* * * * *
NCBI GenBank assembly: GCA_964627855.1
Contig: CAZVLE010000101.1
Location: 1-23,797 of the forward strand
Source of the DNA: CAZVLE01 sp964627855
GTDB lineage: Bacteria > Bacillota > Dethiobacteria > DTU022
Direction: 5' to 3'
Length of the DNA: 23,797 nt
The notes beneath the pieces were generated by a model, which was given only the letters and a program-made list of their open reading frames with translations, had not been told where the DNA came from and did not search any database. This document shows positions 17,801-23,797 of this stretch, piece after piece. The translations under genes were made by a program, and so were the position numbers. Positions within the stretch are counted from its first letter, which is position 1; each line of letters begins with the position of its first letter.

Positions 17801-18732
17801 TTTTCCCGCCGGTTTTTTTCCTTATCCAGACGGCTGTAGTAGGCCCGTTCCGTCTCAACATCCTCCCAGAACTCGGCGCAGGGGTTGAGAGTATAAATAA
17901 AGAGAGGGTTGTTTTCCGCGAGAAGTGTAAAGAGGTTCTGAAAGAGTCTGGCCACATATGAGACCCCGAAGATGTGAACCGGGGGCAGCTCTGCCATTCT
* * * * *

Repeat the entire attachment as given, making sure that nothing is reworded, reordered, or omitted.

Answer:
NCBI GenBank assembly: GCA_964627855.1
Contig: CAZVLE010000101.1
Location: 1-23,797 of the forward strand
Source of the DNA: CAZVLE01 sp964627855
GTDB lineage: Bacteria > Bacillota > Dethiobacteria > DTU022
Direction: 5' to 3'
Length of the DNA: 23,797 nt
The notes beneath the pieces were generated by a model, which was given only the letters and a program-made list of their open reading frames with translations, had not been told where the DNA came from and did not search any database. This document shows positions 17,801-23,797 of this stretch, piece after piece. The translations under genes were made by a program, and so were the position numbers. Positions within the stretch are counted from its first letter, which is position 1; each line of letters begins with the position of its first letter.

Positions 17801-18732
17801 TTTTCCCGCCGGTTTTTTTCCTTATCCAGACGGCTGTAGTAGGCCCGTTCCGTCTCAACATCCTCCCAGAACTCGGCGCAGGGGTTGAGAGTATAAATAA
17901 AGAGAGGGTTGTTTTCCGCGAGAAGTGTAAAGAGGTTCTGAAAGAGTCTGGCCACATATGAGACCCCGAAGATGTGAACCGGGGGCAGCTCTGCCATTCT